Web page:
Evol Ecol Res 18: 587-598 (2017)     Full PDF if your library subscribes.

Stress as an adaptation II: Does experimental cortisol supplementation affect predation risk assessment in foraging gerbils?

Franklin Sargunaraj1, Burt P. Kotler1, Justin R. St. Juliana1,2 and Nadja Wielebnowski3,4

1Mitrani Department of Desert Ecology, Jacob Blaustein Institutes for Desert Research, Ben-Gurion University of the Negev, Midreshet Ben-Gurion, Israel, 2Department of Biology, Indiana State University, Terre Haute, Indiana, USA, 3Department of Conservation and Research, Oregon Zoo, Portland, Oregon, USA and 4Conservation Science Department, Brookfield Zoo, Chicago Zoological Society, Brookfield, Illinois, USA

Correspondence: B.P. Kotler, Mitrani Department of Desert Ecology, The Jacob Blaustein Institutes for Desert Research, Ben-Gurion University of the Negev, Midreshet Ben-Gurion 84990, Israel.
e-mail: kotler@bgu.ac.il


Background: Animals are well known for trading off food and safety, and we have previously shown for Allenby’s gerbil (Gerbillus andersoni allenbyi) that the intensity of this trade-off changes with energetic state. Furthermore, we have shown that concentrations of corticosteroid metabolites in desert rodents’ faeces change in response to changing levels of food availability, competitor density, and moonlight. This suggests that stress hormones play an important role in mediating the trade-off of food and safety and in managing foraging.

Hypotheses: Higher concentrations of the exogenous stress hormone cortisol will increase gerbils’ marginal valuation of energy (MVE) and their vigilance. In general, cortisol will mediate responses to slowly changing factors associated with food and safety, but not to rapidly changing ones.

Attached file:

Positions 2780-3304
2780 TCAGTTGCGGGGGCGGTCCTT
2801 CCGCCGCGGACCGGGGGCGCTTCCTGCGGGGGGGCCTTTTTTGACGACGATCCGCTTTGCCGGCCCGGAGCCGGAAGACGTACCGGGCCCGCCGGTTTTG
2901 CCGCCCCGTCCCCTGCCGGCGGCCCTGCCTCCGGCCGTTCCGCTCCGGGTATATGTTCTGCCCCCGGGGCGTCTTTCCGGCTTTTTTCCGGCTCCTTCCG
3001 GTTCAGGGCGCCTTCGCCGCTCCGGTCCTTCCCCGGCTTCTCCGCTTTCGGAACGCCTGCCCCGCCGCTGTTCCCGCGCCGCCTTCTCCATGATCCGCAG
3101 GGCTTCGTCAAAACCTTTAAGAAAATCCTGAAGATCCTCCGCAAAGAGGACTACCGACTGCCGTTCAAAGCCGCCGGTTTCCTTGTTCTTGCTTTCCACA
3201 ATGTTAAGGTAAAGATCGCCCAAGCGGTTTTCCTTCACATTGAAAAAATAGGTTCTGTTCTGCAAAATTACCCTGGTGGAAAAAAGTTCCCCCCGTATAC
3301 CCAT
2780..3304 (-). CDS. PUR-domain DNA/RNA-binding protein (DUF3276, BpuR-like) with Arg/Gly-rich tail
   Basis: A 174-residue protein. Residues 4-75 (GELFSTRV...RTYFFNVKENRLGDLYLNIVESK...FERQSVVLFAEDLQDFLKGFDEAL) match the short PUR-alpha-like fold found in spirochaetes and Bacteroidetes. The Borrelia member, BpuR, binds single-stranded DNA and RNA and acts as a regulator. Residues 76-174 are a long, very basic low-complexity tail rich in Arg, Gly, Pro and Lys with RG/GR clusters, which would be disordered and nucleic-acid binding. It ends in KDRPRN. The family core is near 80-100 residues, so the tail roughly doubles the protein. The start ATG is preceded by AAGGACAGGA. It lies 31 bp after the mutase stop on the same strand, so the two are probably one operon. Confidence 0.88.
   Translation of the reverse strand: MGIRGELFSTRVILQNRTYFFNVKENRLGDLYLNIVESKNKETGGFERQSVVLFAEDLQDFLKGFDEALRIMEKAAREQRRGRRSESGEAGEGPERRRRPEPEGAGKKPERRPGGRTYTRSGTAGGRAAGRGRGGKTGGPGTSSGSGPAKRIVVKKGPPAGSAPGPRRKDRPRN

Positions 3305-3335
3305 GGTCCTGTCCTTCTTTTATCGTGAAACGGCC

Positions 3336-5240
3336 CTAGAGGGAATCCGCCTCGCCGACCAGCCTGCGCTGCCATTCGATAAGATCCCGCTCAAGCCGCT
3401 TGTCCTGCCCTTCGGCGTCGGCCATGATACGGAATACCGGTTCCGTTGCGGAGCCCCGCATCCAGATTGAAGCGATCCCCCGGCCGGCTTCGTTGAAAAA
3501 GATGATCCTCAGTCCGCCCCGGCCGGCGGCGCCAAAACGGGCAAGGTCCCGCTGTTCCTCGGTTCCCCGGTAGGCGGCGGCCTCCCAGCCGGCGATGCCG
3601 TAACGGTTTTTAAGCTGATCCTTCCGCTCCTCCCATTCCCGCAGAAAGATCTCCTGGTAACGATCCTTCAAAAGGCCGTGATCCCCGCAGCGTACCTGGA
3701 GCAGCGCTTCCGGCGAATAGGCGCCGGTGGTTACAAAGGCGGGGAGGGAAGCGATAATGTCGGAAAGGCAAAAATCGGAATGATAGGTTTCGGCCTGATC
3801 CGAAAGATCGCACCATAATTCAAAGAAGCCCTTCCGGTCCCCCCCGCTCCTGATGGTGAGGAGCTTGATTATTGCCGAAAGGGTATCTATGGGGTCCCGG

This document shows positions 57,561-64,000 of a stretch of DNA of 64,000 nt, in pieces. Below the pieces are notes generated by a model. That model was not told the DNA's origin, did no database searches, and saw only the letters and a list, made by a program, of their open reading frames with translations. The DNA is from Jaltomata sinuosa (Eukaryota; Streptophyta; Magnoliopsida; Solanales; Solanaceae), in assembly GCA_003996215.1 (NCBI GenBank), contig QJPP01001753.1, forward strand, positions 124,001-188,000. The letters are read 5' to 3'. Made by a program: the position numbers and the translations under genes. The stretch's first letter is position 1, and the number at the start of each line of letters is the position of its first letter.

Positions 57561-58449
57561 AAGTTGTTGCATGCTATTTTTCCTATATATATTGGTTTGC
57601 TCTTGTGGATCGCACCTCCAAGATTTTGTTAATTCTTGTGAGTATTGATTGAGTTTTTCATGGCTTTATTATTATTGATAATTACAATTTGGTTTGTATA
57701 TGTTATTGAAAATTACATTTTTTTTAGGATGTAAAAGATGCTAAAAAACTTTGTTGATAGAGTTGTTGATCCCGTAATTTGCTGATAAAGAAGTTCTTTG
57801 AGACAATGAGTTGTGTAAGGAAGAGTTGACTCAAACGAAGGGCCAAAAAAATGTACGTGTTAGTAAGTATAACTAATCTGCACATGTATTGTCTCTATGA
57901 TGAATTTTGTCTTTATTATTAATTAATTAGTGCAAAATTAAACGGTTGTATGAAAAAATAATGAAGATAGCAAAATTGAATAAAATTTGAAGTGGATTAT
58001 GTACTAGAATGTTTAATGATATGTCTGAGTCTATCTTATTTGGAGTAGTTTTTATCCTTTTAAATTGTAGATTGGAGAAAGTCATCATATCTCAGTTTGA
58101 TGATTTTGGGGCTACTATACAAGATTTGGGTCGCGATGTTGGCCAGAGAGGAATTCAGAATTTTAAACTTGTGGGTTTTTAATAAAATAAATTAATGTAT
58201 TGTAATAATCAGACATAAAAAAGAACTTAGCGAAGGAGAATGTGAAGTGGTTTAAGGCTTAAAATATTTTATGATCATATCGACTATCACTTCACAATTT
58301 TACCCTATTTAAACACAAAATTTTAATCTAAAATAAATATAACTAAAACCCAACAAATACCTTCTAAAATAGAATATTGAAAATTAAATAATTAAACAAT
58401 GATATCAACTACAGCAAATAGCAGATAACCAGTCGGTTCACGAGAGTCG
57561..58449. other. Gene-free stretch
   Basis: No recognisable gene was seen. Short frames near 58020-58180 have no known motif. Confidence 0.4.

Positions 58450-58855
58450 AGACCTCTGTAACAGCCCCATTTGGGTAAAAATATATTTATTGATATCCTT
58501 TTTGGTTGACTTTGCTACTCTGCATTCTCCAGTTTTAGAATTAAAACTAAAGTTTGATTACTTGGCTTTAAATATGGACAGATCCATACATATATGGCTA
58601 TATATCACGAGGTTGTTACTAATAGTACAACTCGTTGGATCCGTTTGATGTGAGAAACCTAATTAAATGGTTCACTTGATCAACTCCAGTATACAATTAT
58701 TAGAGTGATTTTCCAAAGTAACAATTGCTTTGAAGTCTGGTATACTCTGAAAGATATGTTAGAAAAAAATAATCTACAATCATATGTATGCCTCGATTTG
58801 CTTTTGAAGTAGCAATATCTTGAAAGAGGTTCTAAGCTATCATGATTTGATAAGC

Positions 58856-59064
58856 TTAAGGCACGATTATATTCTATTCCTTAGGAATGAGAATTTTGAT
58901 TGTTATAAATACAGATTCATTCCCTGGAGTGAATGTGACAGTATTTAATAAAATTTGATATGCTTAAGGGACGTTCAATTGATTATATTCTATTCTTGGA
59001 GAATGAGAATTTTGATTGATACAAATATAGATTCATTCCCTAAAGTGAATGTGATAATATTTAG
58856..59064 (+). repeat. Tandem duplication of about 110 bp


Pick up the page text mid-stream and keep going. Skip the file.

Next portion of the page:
Methods: In order to test these hypotheses, we manipulated cortisol concentrations in a set of gerbils by injecting each subcutaneously with 21-day slow-release 0.01 mg cortisol pellets and compared their foraging behaviour with that of a control group. The experiment was conducted in a large outdoor vivarium where we could simulate features of the gerbils’ desert environment, manipulate the presence of a predatory owl (i.e. a rapidly changing factor), and quantify patch use over the course of a lunar cycle from new moon to full moon (i.e. a slowly changing factor). Foraging behaviour was quantified by giving-up densities (GUDs; the amount of food left in a resource patch after foraging), time allocated to foraging, and harvest rate curves in artificial foraging patches (seed trays).

Results: Giving-up densities were affected by the interaction of cortisol treatment and moon phase, but not the interaction of cortisol treatment and owl presence. Gerbils implanted with cortisol foraged longer, but harvested food more slowly (suggesting greater vigilance and apprehension), than placebo-treated gerbils. This reaffirms that glucocorticoids affect energy acquisition, and provides a physiological context to explain how foragers manage risk and the trade-off between food and safety.

Keywords: cortisol, foraging behaviour, Gerbillus andersoni allenbyi, giving-up densities, glucocorticoids, microhabitat, moon phase, predation risk, quitting harvest rates, stress.

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